Skip to main content

The Globe and Mail

Trudeau welcomes Trump’s Keystone pipeline revival

Prime Minister Justin Trudeau speaks to the media at the end of a two-day cabinet retreat in Calgary, Alberta, January 24, 2017.

CHRIS BOLIN/REUTERS

Donald Trump has taken executive action to pave the way for the Keystone XL pipeline – his first concrete step on U.S.-Canada relations as President and part of his plan to expand the oil industry.

But the President warned he will look to "renegotiate" the terms of the project – likely extracting payments from TransCanada Corp. to the U.S. Treasury in exchange for approval – and that he wants the pipes themselves to be manufactured in the United States.

The long-planned pipeline has become a symbol both of Canada's efforts to get land-locked bitumen to international markets and a flashpoint in the battle over climate change. Former president Barack Obama blocked Keystone in 2015 under pressure from environmental activists.

Story continues below advertisement

Read more: Why do we need Keystone XL anyway?

Read more: Canadian oil patch cheers Keystone XL revival

Economic insight: With Keystone in play, oil may be spared from any U.S.-Canada trade spat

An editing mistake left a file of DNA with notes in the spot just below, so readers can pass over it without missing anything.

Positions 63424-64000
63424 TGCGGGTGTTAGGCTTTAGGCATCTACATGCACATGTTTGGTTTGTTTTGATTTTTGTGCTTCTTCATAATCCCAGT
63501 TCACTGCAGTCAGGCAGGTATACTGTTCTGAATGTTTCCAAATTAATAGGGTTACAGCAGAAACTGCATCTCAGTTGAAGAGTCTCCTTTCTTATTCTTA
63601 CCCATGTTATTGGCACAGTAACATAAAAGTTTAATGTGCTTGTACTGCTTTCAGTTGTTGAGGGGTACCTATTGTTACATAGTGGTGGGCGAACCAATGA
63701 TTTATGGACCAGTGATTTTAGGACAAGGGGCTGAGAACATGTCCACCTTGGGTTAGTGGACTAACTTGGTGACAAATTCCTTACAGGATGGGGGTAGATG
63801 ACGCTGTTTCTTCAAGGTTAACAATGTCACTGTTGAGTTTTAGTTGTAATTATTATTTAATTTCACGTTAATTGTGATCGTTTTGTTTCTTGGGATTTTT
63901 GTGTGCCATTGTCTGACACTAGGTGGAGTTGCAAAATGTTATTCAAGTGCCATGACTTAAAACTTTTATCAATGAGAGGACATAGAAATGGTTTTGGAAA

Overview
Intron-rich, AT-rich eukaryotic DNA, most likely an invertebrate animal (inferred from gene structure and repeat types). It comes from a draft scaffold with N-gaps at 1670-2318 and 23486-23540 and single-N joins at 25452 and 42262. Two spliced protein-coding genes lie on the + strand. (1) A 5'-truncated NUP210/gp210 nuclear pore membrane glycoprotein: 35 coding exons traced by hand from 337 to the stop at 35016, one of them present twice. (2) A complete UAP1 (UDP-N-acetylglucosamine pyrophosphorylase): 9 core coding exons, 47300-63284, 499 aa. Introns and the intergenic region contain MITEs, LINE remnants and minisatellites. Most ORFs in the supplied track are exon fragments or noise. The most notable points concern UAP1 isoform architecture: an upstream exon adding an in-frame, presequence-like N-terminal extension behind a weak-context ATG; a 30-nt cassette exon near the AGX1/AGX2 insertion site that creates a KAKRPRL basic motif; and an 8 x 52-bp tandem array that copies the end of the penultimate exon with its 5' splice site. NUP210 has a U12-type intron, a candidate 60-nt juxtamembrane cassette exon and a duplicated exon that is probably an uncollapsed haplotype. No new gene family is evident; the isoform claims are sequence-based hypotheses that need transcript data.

Mr. Trump's move signals his expected rupture with his predecessor's stance on the climate.

In a memorandum signed in the Oval Office on Tuesday, the President invited TransCanada to reapply to build Keystone and directed the U.S. Department of State to make a favourable decision on the application within 60 days, while seeking a "better deal" from the company. "Subject to a renegotiation of terms by us – we're going to renegotiate some of the terms – and if they'd like, we'll see if we can get that pipeline built," Mr. Trump said.

Prime Minister Justin Trudeau welcomed the President's move to revive Keystone, saying he has spoken twice with Mr. Trump and discussed the project both times.

"I've been on the record for many years supporting it because it leads to economic growth and goods job for Albertans," he said after a cabinet meeting in Calgary.

Story continues below advertisement

He noted the federal-provincial climate agreement will limit any impact on greenhouse gases because Alberta has set a cap on oil sands emissions. "We know we can get our resources to market more safely and responsibly while meeting our climate-change goals."

Mr. Trudeau also said he misspoke earlier this month when he told an audience in Peterborough, Ont., that Alberta's oil sands must be phased out.

"I misspoke. I said something the way I shouldn't have said it," Mr. Trudeau explained. He added, however, that over the long term, the world is going to have to wean itself off oil in order to combat climate change.

The White House later on Tuesday clarified that the renegotiation of Keystone would involve extracting "a benefit" for the treasury.

Former Exxon Mobil Corp. chief executive Rex Tillerson has been tapped as secretary of state and is awaiting confirmation by the Senate.

Another directive from Mr. Trump on Tuesday ordered government departments to speed up permits for the equally contentious Dakota Access Pipeline.